It’s typical summertime on Lanier and it’s just about like any other summer right now, the thermocline is setting up and the topwater is starting to dwindle as the oxygen levels decrease near the surface. I’m still seeing some big schools of bluebacks being pushed to the surface and this will probably continue as the fish know that the bluebacks are a slower target when the surface temps warm. The problem with that scenario is that there will be very little oxygen at the surface so the bass and stripers won’t stay up on the surface long and the bluebacks tend to go a little deeper in the water column as the summer progresses. If I was in the right place at the right time this week I could make a cast with my popper or the Ima skimmer and pick off a nice bass when they were schooling near the surface. That’s why I always recommend having your topwater handy because time is critical when these fish surface chasing bluebacks. I pretty much made a morning out of running and gunning with the popper this week but I am mixing in more and more spybait and drop shot on every trip. If the topwater bite continues to slow I’ll just focus more on making good casts with the spybait and spending more time with the drop shot. I’m mainly concentrating on the main lake early in the morning and coming back into the creek midday to fish the brush piles in the creek on the way home. It seems like the fish in the creek are on a different feeding schedule from the fish out on the main lake this week. The big fish on the main lake points and humps are up early and chasing bluebacks on or near the surface and the big fish in the creek don’t get going till mid to late morning. If I was lucky this week I could find areas on the main lake where there was a little chop on the surface which was just enough distortion to fool a bass or a group of bass. If there wasn’t any wind and the surface was flat I would generally pick up the spybait and start fan casting areas around brush and over the crown of humps on the main lake. Bringing the spybait over the top of a brush pile accounted for a few of my nice fish this week but also I would bring the spybait across the crown of humps both out on the main lake and in the creek for a few good fish. Sometime while I was fishing an area the surface would go from flat to a little chop and I’ll pull out the popper and work the popper down wind and bring it back up wind and against the grain. If I’m using the popper at least 75% of the time I’m bringing it back up wind to create more surface disruption and attention. If an area goes flat while I’m using topwater, generally I’ll switch to the spybait and start fan casting. Spybaits come in all shapes and sizes now so you just need to pick out one that catches your eye and give it a shot.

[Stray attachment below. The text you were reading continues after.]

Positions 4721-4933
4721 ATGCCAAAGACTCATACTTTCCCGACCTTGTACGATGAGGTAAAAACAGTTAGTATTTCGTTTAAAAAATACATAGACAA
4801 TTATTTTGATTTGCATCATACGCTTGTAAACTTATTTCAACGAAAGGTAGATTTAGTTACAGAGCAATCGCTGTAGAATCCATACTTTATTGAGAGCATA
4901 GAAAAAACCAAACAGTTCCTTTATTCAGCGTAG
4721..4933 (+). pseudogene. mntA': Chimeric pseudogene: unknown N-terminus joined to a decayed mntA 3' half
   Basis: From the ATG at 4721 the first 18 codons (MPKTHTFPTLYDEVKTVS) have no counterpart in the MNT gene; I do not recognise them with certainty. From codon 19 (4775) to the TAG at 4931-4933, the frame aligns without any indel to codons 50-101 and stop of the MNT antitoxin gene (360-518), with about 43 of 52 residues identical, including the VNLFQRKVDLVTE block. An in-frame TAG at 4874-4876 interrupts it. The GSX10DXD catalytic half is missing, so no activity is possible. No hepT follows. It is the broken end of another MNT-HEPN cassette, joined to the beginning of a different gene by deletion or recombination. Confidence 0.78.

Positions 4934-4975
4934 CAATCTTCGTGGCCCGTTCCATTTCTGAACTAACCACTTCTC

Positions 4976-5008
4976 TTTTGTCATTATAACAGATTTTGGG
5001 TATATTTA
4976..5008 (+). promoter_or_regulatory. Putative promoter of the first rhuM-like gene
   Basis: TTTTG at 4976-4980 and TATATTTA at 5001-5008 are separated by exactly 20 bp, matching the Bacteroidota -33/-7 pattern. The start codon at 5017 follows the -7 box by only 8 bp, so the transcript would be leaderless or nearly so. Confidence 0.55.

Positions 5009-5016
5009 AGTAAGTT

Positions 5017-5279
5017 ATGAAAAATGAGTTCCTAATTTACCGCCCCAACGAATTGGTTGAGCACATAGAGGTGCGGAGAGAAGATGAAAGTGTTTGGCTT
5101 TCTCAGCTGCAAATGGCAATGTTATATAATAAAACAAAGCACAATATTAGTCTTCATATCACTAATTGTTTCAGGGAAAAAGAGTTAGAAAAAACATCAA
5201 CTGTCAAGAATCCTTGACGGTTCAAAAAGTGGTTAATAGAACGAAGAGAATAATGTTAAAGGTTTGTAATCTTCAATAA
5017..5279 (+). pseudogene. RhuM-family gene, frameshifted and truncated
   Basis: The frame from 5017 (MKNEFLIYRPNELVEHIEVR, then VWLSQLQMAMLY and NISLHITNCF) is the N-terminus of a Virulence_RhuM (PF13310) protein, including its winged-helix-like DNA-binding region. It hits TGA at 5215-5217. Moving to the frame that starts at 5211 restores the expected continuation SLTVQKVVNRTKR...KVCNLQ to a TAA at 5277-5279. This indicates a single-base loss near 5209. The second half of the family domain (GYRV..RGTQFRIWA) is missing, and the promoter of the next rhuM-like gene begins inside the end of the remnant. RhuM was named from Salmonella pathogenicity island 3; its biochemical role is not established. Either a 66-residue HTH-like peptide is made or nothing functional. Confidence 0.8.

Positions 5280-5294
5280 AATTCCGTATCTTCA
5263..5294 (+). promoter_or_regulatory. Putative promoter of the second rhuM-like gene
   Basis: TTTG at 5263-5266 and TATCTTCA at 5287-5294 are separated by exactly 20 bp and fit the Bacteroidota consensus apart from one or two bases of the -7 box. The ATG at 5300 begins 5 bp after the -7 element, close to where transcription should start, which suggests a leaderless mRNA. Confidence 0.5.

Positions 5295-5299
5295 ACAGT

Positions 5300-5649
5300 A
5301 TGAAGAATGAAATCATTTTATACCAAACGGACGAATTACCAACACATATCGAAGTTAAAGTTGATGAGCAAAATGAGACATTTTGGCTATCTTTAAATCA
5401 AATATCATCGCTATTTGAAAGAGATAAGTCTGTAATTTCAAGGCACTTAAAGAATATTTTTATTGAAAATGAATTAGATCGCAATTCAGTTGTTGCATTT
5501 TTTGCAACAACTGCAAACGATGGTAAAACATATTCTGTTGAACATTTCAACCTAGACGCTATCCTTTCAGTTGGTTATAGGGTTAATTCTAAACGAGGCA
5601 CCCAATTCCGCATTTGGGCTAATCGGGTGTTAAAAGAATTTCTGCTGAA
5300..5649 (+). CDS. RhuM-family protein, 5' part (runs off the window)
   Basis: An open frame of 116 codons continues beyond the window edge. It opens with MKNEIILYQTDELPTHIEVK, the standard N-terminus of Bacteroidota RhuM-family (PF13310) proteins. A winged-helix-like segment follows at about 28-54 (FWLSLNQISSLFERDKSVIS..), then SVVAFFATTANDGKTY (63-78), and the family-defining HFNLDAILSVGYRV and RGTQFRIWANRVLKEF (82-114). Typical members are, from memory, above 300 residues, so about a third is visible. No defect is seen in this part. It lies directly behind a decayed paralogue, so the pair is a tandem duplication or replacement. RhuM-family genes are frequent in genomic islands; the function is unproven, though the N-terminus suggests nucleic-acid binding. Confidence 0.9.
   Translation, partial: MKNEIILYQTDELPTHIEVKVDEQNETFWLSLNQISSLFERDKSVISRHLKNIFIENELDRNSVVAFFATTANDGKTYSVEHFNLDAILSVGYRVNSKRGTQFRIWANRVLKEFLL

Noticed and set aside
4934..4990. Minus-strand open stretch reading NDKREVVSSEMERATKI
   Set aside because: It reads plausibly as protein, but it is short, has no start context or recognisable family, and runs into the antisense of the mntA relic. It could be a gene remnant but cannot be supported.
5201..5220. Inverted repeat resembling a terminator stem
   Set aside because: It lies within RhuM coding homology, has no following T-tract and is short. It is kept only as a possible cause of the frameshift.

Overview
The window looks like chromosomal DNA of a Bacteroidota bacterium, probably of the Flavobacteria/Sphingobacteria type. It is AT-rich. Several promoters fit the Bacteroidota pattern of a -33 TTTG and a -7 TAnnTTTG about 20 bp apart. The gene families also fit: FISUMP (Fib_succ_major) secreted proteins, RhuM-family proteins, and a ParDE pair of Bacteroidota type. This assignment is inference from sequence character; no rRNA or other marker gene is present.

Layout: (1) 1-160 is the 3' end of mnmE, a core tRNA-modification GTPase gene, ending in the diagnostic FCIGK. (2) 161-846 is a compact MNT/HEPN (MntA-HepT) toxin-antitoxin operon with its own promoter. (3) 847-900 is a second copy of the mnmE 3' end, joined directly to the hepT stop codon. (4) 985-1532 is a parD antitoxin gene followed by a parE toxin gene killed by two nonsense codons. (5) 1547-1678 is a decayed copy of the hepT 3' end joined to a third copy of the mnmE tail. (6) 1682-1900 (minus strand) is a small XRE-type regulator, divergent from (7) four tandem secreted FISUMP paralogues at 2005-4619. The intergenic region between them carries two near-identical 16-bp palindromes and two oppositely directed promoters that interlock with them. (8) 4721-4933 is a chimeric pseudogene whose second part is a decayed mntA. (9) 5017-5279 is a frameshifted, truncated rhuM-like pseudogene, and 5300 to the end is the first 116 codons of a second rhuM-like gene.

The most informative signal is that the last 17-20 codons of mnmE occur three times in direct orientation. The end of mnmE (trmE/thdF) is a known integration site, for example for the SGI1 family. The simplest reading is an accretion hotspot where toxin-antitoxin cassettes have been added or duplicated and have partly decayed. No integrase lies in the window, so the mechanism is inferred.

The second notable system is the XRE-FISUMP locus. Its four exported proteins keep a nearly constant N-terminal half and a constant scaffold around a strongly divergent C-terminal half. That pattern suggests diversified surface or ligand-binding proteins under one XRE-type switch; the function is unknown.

Right now the drop shot is taking more of a roll in my boat and I’m spending more and more time sitting over brush and dropping after the topwater and spybait have run their course. The drop shot is working best for me the slower I work it. The Lanier Baits Blue Lily is all I used this week and if you really want to spice up the action dip the tail in JJ’s clear garlic dip. That’s been the key to dead sticking blue lily for big fish in the brush is a little garlic dip on the tail. It seems like these bigger spotted bass hold the worm longer and are more aggressive when I use the garlic scent.
All in all the topwater is slowing as the temps rise but hopefully the cooldown next week will get things rolling on the surface for me again. Water temps yesterday were 88 and on the rise and the lake is at full pool. The corps has been generating for a few hours in the afternoon and evening. Here’s some of my more memorable fish this week.
Thanks for the usual detailed report on Lk Lanier & your memories of chasing Red Fish in da Bayou of south Louisiana.
Still up north in Minnesota. Head to St Croix river area in Wisconsin tomorrow for 4-5 days of chasing smallies on a river system.
George T. Miserendino